A pair of civil-liberties Democrats whom the White House tried to appease in a closed-door meeting warned today that fresh reports of thousands of privacy violations by the National Security Agency are just the “tip of a larger iceberg.”

    • #37
  8. Clifford A. Brown Contributor
    Clifford A. Brown
    @CliffordBrown

    Gary Robbins (View Comment):

    Clifford A. Brown (View Comment):

    Steering back to the OP, who else is seeing all serious Republican candidates for federal office, in your state, campaign as Trump supporters (a proxy for affirming Trump voters)? And are they also getting the local issues right, casting their net wider to gather in at least a winning plurality of voters?

    Thanks for coming back to the OP.

    @garyrobbins — what is your read on the Arizona gubernatorial race? And what of the Secretary of State race. Do you think Governor Ducey will be in position for cabinet consideration — perhaps Secretary of Labor?

    • #38
  9. Clifford A. Brown Contributor
    Clifford A. Brown
    @CliffordBrown

    Hypatia (View Comment):

     

    @hypatia — what is your read on races in the state or states you track? Republican candidates getting the right balance of support for the core MAGA voters while pulling in others with local issues? 

    • #39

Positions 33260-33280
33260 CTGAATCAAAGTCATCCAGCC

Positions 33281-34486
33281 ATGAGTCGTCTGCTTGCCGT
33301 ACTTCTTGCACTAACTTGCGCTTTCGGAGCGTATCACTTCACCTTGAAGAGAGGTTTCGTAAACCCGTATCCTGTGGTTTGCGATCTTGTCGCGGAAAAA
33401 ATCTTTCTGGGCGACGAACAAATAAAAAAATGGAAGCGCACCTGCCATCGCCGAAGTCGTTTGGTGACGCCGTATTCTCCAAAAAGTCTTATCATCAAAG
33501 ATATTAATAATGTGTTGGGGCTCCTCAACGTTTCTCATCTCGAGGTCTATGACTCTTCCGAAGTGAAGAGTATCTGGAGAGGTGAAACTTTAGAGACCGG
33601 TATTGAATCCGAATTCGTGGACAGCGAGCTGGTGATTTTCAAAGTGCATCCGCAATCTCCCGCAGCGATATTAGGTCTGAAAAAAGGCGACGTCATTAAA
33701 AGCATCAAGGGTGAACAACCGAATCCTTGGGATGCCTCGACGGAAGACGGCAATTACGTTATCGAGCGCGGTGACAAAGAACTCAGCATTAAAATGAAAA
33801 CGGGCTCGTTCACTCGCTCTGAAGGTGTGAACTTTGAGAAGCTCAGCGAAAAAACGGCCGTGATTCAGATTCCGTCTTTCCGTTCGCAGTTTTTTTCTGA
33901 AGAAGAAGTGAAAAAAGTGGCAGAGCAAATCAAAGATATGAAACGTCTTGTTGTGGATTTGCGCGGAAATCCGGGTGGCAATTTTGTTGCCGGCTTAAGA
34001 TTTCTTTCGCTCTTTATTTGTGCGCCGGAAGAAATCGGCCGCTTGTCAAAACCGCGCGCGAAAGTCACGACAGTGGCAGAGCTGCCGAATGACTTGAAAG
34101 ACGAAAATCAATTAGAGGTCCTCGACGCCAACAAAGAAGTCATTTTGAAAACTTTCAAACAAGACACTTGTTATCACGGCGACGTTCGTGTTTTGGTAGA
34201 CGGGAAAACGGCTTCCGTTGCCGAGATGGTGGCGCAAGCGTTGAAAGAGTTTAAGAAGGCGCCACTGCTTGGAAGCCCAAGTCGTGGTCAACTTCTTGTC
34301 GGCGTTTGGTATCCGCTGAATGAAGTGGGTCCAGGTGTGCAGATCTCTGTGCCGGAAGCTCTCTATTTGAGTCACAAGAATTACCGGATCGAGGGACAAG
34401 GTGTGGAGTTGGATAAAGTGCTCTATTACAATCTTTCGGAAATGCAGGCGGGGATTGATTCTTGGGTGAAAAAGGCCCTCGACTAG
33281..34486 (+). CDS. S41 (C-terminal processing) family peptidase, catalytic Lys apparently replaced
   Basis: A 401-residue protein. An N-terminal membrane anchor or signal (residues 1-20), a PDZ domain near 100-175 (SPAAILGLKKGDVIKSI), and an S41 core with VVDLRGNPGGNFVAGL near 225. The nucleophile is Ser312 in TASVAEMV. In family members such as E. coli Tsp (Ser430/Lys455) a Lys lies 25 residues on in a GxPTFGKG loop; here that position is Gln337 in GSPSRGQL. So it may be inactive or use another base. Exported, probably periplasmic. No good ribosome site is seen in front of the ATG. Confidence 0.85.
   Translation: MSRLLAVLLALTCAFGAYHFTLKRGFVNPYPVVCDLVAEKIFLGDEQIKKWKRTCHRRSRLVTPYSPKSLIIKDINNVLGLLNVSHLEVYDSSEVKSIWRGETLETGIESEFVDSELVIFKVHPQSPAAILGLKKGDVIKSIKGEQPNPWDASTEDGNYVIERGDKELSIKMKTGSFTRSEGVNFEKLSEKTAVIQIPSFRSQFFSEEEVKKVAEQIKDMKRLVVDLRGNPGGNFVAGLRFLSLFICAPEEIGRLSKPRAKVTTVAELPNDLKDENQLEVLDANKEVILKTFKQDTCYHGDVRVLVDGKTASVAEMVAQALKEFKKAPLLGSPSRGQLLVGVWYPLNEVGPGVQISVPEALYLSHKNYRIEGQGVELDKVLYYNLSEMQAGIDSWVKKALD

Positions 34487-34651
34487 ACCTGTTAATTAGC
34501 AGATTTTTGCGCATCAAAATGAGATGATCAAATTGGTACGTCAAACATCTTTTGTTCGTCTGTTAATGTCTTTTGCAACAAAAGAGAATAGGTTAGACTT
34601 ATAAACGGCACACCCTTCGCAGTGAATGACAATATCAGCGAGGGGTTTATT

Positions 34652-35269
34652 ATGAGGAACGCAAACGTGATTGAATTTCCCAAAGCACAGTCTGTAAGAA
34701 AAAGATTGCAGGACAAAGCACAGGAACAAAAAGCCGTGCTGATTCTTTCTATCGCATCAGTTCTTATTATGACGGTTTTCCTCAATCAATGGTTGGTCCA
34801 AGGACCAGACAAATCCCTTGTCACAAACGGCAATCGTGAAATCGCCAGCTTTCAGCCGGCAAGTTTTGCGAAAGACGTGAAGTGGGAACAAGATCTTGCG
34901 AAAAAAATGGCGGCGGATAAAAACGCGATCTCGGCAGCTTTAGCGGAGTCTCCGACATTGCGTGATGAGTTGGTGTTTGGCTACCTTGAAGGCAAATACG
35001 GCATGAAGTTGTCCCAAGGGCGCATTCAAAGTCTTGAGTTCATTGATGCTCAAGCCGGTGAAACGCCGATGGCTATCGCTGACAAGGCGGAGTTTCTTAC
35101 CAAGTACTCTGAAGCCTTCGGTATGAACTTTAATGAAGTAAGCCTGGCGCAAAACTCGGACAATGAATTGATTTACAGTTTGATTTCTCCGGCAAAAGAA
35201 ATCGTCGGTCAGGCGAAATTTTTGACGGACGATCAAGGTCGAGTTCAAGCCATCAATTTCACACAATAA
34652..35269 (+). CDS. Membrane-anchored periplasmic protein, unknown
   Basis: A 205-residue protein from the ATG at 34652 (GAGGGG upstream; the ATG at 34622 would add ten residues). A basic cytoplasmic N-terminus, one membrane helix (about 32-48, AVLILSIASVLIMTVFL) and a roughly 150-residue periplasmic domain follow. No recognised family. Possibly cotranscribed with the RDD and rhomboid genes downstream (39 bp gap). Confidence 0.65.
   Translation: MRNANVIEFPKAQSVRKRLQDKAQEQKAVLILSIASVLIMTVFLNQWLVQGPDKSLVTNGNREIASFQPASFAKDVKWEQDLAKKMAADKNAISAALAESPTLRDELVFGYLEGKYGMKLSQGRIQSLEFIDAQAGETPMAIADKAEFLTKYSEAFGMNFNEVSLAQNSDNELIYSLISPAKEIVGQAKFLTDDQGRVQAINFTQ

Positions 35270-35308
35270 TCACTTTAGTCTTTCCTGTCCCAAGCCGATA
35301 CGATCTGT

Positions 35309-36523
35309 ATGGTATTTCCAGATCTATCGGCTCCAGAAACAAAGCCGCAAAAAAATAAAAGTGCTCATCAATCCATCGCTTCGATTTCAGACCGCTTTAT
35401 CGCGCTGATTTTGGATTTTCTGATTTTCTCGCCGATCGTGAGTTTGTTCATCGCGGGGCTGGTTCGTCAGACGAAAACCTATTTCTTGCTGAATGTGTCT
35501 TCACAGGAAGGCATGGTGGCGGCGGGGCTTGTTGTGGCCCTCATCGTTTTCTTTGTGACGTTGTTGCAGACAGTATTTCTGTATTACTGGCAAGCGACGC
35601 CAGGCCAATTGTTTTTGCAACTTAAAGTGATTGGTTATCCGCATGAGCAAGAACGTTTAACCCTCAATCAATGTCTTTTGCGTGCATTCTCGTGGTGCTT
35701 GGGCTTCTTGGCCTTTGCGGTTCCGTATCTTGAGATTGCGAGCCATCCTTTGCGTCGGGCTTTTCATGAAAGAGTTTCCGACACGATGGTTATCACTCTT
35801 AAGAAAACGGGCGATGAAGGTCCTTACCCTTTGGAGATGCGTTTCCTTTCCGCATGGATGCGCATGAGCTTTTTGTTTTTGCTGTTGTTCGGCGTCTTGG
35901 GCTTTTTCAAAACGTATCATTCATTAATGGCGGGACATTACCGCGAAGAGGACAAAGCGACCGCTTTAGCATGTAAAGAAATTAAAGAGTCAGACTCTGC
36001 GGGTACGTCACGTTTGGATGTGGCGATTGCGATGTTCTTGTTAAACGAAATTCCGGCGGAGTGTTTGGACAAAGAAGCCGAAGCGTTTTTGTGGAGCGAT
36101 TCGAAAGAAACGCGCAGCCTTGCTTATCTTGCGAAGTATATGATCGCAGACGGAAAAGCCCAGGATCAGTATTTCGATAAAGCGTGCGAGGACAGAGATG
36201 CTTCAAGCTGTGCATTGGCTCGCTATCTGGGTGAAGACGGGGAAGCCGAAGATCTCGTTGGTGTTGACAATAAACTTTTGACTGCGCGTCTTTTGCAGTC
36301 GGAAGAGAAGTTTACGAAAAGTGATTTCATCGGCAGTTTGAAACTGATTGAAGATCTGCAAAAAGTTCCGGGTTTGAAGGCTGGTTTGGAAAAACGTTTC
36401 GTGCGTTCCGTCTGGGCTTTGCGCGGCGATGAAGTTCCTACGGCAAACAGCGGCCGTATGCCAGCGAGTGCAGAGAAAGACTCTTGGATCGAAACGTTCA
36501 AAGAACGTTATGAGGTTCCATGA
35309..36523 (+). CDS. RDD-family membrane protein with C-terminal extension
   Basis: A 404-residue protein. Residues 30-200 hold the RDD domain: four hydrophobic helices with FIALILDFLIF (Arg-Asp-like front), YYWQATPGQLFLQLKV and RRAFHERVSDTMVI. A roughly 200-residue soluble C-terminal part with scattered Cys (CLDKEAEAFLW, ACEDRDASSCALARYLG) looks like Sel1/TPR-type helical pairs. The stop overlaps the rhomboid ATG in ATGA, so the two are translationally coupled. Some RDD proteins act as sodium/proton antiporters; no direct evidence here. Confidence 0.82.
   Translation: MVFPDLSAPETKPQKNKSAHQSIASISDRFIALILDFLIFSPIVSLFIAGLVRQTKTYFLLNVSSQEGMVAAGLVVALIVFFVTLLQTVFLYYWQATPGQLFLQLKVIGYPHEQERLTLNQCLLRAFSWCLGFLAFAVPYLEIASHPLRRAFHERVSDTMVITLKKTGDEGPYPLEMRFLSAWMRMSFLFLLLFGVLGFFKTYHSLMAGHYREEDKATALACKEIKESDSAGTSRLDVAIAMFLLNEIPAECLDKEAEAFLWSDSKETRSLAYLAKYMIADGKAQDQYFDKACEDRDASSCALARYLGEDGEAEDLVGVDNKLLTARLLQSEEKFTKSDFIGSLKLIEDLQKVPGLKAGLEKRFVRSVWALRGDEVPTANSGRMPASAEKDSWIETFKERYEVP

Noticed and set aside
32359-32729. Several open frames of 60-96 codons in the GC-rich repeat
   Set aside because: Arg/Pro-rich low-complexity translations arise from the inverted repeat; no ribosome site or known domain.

10. DrewInWisconsin Member
    DrewInWisconsin
    @DrewInWisconsin

    WI Con (View Comment):
    Encouraged that Governor Walker’s opponent will be Tony Evers (State Education Superintendent/basic record of failure) – he’ll make Walker look positively charismatic by comparison.

    Evers has the charisma of a reanimated corpse.

    But as a creature of Madison (Wisconsin’s swampland analog), bought and paid for by the teachers’ unions, he’s also got a lot of money and power behind him. So . . . while I’m encouraged, I also know that the Original Deep State will be working hard on his behalf. Watch for more dirty tricks than we can count.

    • #40
  11. Gary Robbins Reagan
    Gary Robbins
    @GaryRobbins

    Gary Robbins (View Comment):

    Clifford A. Brown (View Comment):

    Steering back to the OP, who else is seeing all serious Republican candidates for federal office, in your state, campaign as Trump supporters (a proxy for affirming Trump voters)? And are they also getting the local issues right, casting their net wider to gather in at least a winning plurality of voters?

    Thanks for coming back to the OP.

    I would like to express a contrarian position. While I dislike Trump’s tweets, they have been amazingly effective at imposing him as the leader of the Republican Party, and enforcing discipline on anyone who crosses him. Tactically, he has been brilliant. Some would say that Trump is enforcing party discipline, however I would say that Trump is enforcing Trump discipline. Regardless, it has been quite effective in the primaries.